Good luck!  Read-alouds are so much fun.  Find your stride and your kids' stride, don't worry about matching up with some other family's experience, and you'll be able to look back on these times as some of the best moments of motherhood!

Thank you! I love The Wind in the Willows which is why I keep trying to read it to them. 😄 I tried Rudyard Kipling and I could not get my reading „stride“ somehow with his manner of writing. They loved The Pied Piper of Hamelin, but again, we read it three times a day for months and I unwillingly memorized „gowns lined with ermine for dolts that can’t or won’t determine“, because they get stuck on these short stories. Oh well! It seems age might cure their lack of attention span.

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On 7/29/2021 at 8:47 PM, GracieJane said:

Thank you! I love The Wind in the Willows which is why I keep trying to read it to them. 😄 I tried Rudyard Kipling and I could get my reading „stride“ somehow with his manner of writing. They loved The Pied Piper of Hamelin, but again, we read it three times a day for months and I unwillingly memorized „gowns lined with ermine for dolts that can’t or won’t determine“, because they get stuck on these short stories. Oh well! It seems age might cure their lack of attention span.

Your kids asked for Robert Browning's poetry three times a day for months?  Oh, @GracieJane, not only are you not doing anything wrong, I think you must be doing everything right!  😀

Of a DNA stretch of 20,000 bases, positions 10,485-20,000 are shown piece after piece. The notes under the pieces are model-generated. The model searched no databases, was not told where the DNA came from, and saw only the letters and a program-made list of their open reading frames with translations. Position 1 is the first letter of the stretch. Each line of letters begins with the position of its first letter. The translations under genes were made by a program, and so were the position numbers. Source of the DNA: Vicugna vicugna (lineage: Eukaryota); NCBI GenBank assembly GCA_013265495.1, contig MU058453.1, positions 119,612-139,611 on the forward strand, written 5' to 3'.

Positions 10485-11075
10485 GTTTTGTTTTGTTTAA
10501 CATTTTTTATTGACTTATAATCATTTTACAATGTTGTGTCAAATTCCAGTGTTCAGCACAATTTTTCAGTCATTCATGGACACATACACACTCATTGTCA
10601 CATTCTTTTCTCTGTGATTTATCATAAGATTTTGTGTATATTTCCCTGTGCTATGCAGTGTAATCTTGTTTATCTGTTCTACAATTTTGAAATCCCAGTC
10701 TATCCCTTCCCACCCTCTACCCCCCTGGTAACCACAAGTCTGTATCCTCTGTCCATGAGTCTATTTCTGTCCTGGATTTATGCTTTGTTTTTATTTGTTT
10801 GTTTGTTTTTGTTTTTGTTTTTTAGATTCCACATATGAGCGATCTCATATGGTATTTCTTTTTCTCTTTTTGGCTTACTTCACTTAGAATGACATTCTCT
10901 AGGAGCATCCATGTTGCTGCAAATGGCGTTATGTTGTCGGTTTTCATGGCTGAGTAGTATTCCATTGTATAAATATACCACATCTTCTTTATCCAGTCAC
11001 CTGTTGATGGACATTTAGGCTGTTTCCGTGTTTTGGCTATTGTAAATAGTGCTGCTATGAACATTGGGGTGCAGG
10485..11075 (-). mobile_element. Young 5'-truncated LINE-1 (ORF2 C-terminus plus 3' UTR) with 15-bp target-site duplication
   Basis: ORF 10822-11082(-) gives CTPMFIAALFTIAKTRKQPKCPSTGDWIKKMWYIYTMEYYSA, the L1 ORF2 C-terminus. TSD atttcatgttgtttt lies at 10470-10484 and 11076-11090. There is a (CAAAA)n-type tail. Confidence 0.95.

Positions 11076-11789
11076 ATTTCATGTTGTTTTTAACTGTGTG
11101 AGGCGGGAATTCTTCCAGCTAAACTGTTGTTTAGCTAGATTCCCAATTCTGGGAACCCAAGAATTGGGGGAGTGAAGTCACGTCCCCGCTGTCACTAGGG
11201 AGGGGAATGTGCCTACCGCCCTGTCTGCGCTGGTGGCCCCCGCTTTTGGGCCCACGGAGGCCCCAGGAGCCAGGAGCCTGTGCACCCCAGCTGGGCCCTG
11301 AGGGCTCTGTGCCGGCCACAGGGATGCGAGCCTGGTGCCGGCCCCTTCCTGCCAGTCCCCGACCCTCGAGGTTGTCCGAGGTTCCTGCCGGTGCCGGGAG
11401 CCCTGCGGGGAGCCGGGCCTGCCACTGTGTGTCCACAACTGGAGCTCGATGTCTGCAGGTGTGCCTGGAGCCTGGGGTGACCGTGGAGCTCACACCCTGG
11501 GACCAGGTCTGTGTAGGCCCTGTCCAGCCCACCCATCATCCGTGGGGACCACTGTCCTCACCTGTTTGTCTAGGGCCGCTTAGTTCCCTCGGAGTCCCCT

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On 7/29/2021 at 7:58 PM, Quarter Note said:

But @GracieJane, here's something really important for you to think about when you consider pre-World War I children's books:  Your kids have a definite advantage in reading nineteenth-century English.  How can I be so confident to say that?  Because your kids know German!  If your kids have no problem with "wohin", "woher", and "darauf" in their German books, they will have no problem with "whither", "whence", and "thereupon" being sprinkled through an English book.  English sentences with lots of dependent clauses and non-modern word order will just sound "German" to them.  I hope that you will take advantage of this! 

They might have an advantage in terms of patience with words they are unfamiliar with, or some vocabulary, depending on how well they know German,  but I don’t really think they will find the sentence structure is similar, because German has its own rhythm. My partner was telling me that it takes a really good translator to make German writing work in English translation because they are so different structurally.  In any case, though, they are getting lots of good exposure, and that is bound to make it easier for them.

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On 7/31/2021 at 7:04 PM, Eilonwy said:

They might have an advantage in terms of patience with words they are unfamiliar with, or some vocabulary, depending on how well they know German,  but I don’t really think they will find the sentence structure is similar, because German has its own rhythm. My partner was telling me that it takes a really good translator to make German writing work in English translation because they are so different structurally.  In any case, though, they are getting lots of good exposure, and that is bound to make it easier for them.

(Please excuse the digression, everyone!)